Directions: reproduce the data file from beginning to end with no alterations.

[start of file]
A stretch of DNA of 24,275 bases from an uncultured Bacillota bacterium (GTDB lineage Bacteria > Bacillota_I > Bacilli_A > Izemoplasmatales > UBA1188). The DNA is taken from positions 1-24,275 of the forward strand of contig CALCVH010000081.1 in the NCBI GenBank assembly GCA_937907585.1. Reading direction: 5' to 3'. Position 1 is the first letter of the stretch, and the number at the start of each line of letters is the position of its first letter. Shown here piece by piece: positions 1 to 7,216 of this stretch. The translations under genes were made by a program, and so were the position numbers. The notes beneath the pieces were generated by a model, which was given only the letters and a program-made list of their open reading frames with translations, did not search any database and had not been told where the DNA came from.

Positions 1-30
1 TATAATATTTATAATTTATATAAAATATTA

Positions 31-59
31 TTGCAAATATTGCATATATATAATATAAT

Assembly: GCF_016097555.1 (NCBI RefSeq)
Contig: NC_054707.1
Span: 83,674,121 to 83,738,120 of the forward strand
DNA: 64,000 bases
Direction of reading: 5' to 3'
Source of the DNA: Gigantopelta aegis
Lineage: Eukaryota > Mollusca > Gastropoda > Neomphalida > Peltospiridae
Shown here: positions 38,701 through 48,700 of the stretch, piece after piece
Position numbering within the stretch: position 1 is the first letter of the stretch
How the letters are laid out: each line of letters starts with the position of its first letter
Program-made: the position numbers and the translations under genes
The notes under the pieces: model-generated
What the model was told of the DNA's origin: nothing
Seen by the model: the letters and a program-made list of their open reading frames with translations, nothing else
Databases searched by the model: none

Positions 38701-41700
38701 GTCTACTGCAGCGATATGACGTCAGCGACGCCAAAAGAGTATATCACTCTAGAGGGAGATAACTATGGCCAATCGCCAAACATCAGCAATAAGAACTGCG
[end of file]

A stretch of DNA of 24,275 bases from an uncultured Bacillota bacterium (GTDB lineage Bacteria > Bacillota_I > Bacilli_A > Izemoplasmatales > UBA1188). The DNA is taken from positions 1-24,275 of the forward strand of contig CALCVH010000081.1 in the NCBI GenBank assembly GCA_937907585.1. Reading direction: 5' to 3'. Position 1 is the first letter of the stretch, and the number at the start of each line of letters is the position of its first letter. Shown here piece by piece: positions 1 to 7,216 of this stretch. The translations under genes were made by a program, and so were the position numbers. The notes beneath the pieces were generated by a model, which was given only the letters and a program-made list of their open reading frames with translations, did not search any database and had not been told where the DNA came from.

Positions 1-30
1 TATAATATTTATAATTTATATAAAATATTA

Positions 31-59
31 TTGCAAATATTGCATATATATAATATAAT

Assembly: GCF_016097555.1 (NCBI RefSeq)
Contig: NC_054707.1
Span: 83,674,121 to 83,738,120 of the forward strand
DNA: 64,000 bases
Direction of reading: 5' to 3'
Source of the DNA: Gigantopelta aegis
Lineage: Eukaryota > Mollusca > Gastropoda > Neomphalida > Peltospiridae
Shown here: positions 38,701 through 48,700 of the stretch, piece after piece
Position numbering within the stretch: position 1 is the first letter of the stretch
How the letters are laid out: each line of letters starts with the position of its first letter
Program-made: the position numbers and the translations under genes
The notes under the pieces: model-generated
What the model was told of the DNA's origin: nothing
Seen by the model: the letters and a program-made list of their open reading frames with translations, nothing else
Databases searched by the model: none

Positions 38701-41700
38701 GTCTACTGCAGCGATATGACGTCAGCGACGCCAAAAGAGTATATCACTCTAGAGGGAGATAACTATGGCCAATCGCCAAACATCAGCAATAAGAACTGCG